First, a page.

Approaches such as the Mature Students’ induction event have grown in popularity since the first Mature Students’ Induction Day in 2016 which was attended by 43 mature students. The same event in 2019 was attended by 101 students. After the 2019 event it was felt that students in other underrepresented groups would also benefit from attending an induction event and in 2020 the Step Ahead induction, for students in all widening participation groups, was introduced. In 2021, 110 mature students (and 157 students from other groups) attended Step Ahead. The vast majority of the mature students opted to attend the ‘mature’ cohort where the information was tailored for students who were starting university age 21 or over. 

What did we learn? 

The Induction event has since evolved into the Step Ahead induction programme which was held online in 2021 and was open to mature students and students from other groups. The Mature Student Buddy scheme has now evolved into the Student Buddying Scheme which all first year home students have access to. Aspects of the project have since been replicated and expanded to all marginalised student communities. 

Reflections and recommendations

  • Recognise the importance of induction events and activities in the creation of student community and sense of belonging. 
  • To what extent do you organise events for marginalised groups? For example, decolonising and diversifying induction/transition events.
  • Utilise your Departmental Community Coordinator (DCC) to make sure there is local-level transition and inductions.

To find out more get in touch with tamlyn.ryan@york.ac.uk or nicola.browne@york.ac.uk.

Inclusive-Learning@York: Placement student partners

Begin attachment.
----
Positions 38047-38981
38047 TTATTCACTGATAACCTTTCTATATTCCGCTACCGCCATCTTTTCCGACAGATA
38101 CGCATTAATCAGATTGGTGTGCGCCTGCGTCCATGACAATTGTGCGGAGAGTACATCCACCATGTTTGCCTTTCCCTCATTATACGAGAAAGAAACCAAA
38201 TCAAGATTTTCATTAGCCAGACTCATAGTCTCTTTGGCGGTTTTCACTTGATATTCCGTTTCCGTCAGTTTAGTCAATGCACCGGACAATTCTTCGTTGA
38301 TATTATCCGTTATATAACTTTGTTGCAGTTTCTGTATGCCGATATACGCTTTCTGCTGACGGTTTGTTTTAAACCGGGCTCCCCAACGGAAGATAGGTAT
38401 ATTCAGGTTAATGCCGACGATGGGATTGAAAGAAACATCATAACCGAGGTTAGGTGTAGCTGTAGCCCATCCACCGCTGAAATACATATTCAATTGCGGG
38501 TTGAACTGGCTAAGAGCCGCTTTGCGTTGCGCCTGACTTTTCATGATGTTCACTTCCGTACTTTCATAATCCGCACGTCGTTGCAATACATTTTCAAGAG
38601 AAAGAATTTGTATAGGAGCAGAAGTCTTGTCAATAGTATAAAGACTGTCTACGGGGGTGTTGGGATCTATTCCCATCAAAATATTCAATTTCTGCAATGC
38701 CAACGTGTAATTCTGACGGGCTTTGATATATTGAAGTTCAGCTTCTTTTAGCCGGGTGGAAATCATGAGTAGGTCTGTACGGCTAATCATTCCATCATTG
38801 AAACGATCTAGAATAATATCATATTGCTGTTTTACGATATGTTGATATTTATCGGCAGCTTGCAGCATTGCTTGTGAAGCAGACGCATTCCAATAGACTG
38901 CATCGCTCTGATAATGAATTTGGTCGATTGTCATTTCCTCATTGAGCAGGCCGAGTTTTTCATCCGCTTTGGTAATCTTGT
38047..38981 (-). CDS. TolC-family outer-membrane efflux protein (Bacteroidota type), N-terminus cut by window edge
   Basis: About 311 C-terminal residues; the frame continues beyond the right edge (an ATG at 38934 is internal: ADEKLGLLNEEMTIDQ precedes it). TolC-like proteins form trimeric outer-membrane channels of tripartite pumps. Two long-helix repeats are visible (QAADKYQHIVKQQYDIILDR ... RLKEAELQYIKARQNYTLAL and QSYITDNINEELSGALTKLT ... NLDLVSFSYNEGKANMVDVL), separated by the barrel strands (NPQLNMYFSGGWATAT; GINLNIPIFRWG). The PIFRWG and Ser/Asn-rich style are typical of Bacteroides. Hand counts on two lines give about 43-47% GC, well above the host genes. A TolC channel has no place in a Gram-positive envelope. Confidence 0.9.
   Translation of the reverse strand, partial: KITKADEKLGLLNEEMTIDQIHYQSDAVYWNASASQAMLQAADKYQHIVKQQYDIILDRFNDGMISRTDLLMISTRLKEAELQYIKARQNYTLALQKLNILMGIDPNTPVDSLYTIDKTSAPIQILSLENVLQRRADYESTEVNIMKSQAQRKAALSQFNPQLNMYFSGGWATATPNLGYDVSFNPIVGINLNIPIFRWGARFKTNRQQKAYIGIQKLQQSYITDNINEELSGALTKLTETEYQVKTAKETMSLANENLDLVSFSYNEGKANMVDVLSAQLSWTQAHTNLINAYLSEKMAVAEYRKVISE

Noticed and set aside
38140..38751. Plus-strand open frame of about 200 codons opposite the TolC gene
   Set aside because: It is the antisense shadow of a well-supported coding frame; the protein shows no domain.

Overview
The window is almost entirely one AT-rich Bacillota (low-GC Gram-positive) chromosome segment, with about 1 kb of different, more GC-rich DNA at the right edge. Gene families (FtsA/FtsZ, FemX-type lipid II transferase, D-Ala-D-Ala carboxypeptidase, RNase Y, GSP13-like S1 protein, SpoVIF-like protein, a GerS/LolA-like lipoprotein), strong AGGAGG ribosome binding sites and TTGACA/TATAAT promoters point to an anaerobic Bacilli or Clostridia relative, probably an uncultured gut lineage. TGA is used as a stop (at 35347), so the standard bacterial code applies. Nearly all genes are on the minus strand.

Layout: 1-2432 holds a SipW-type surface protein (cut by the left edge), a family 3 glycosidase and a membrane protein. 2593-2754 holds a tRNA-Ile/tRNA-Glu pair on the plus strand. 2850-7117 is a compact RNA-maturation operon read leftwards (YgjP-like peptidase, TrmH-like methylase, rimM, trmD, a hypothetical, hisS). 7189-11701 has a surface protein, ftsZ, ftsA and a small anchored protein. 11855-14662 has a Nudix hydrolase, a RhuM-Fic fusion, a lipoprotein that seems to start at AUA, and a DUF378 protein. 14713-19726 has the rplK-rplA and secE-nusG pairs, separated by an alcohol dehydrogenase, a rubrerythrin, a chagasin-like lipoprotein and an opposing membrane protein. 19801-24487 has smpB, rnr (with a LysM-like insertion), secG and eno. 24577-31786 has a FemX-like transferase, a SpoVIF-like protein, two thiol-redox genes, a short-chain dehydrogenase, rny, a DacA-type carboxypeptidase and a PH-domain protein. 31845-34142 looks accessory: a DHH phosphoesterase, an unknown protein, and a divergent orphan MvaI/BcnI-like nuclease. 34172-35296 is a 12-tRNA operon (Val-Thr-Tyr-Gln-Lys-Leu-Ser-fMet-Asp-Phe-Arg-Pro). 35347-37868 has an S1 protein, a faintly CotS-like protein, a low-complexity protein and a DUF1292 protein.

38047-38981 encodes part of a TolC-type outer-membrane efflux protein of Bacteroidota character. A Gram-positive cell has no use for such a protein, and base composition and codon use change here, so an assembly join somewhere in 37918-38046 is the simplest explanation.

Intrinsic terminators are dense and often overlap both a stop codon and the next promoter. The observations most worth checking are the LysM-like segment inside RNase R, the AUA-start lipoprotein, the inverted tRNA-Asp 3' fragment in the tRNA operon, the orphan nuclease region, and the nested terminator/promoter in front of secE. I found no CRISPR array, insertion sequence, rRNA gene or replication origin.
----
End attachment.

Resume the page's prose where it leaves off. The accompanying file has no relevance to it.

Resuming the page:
Theme five: Co-Construction, Student Partners and Student Voice

This case study highlights the benefits of paid student roles within higher education, and particularly within work on inclusion. Valuing student input and time through paid work experience is not only inclusive practice in action, but also a meaningful way to involve students in discussions around inclusive learning and teaching. 

An example from Inclusive-Learning@York

What did we do?

The Inclusive-Learning team employs a variety of student roles throughout the academic year. Through these roles and other collaborative areas of work with students, the team makes a commitment to empowering students, engaging students in the decisions that affect their learning and challenging traditional power relations between students and staff. 

An example of such a student partnership is this year's placement roles. Two students, Alice and Rachel, are currently undertaking an undergraduate placement year with Inclusive-Learning@York as Research and Communications assistants. Their work so far has spanned projects within the team and working across other areas of the University. For example, they have launched Inclusive-Learning@York social media accounts and started a monthly newsletter for students and staff, alongside working on independent projects including the organisation of discussion events, workshops and most recently developing an online learning course on inclusive practice for students.

Why did we do it?

“With a lot of emphasis on self-drive with projects and ideas, our role has enabled us to focus on what we are passionate about. Our overall aims were to create opportunities for other students and staff to come together by creating spaces, such as discussion events and workshops, to speak openly about challenges at university. Using our position as both staff and student, we have been able to bring these two groups together with more ease.” - Alice

What did we find?

“We have found that this placement has allowed us to create impact during our time at York by giving us responsibility for our learning and teaching environments. It is empowering to take part as a student-staff member, as it creates increased reciprocation between students, staff and the University as an institution, going beyond the boundaries of our degrees. It has enabled us to gain skills that will be helpful in our lives beyond university, while providing the University with the benefit of our student knowledge and experience.” - Rachel

Reflections and recommendations:

  • Consider getting students on board with projects from their very conception
  • Allow students to pursue areas of interest and encouraging them to start their own projects
  • Consider the benefits of paid roles and internships: how can paying students to take part in institutional roles increase the access and outreach of student jobs?

Further resources for staff and students